By Michel D. Kazatchkine - UN Secretary General‘s Special Envoy on HIV/AIDS in Eastern Europe and Central Asia
Recently in Moldova visiting government officials, I was invited to visit the prison 15 in Cricovia which houses some 550 inmates.
A 30 minute ride from Chisinau, Moldova's capital, and set amongst gentle hills and vineyards, prison 15 was built by the Soviets in the fifties and is reasonably well kept, despite cracks in the walls. A small orthodox chapel opens up on to its courtyard.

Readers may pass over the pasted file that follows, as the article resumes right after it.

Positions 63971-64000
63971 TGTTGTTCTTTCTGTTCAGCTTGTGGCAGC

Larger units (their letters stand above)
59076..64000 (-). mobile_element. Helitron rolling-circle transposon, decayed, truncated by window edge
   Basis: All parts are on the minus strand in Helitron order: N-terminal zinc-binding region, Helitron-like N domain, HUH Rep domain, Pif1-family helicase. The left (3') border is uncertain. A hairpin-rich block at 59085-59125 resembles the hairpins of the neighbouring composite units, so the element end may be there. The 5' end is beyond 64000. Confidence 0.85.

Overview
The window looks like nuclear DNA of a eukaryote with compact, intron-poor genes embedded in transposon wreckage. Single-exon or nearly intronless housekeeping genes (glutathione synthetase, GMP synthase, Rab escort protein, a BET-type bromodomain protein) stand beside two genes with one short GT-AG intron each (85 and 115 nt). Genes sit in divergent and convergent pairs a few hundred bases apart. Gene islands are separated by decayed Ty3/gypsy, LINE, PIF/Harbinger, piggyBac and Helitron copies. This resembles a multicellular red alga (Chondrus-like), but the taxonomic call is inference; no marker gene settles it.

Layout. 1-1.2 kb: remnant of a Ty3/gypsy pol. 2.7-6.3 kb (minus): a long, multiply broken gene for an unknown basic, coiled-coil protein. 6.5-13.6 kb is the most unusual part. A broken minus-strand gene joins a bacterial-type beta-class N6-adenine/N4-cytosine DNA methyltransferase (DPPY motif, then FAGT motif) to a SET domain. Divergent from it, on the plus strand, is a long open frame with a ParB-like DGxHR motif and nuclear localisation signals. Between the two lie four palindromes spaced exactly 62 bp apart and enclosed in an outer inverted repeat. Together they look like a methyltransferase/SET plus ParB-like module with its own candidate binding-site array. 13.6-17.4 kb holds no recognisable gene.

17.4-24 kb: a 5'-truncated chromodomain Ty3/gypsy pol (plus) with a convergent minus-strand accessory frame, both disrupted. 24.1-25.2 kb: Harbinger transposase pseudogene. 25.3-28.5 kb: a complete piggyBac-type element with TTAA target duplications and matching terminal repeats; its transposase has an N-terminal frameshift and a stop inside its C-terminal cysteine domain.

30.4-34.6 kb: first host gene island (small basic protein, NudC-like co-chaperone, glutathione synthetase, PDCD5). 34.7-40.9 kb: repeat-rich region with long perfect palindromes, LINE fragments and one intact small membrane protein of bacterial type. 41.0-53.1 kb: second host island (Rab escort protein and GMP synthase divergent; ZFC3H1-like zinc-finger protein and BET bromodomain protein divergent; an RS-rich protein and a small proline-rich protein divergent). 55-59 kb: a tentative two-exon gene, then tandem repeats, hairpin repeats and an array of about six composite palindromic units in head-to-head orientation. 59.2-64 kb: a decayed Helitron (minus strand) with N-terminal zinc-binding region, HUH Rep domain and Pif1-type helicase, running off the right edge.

My colleagues and I are greeted by Svetlana, a young and energetic woman who heads the national penitentiary health service. Passing through the iron gate to enter the prison is somewhat uneasy. The guards, wearing large high caps and in military uniform, greet us good morning while trying to work out just what it is that brings these new visitors to their prison.
Outside the temperature is around zero, and some snow still lines the prison's own mini courtyard. I notice t-shirts and towels are suspended to dry on lines hooked between the two-three story buildings surrounding the courtyard.
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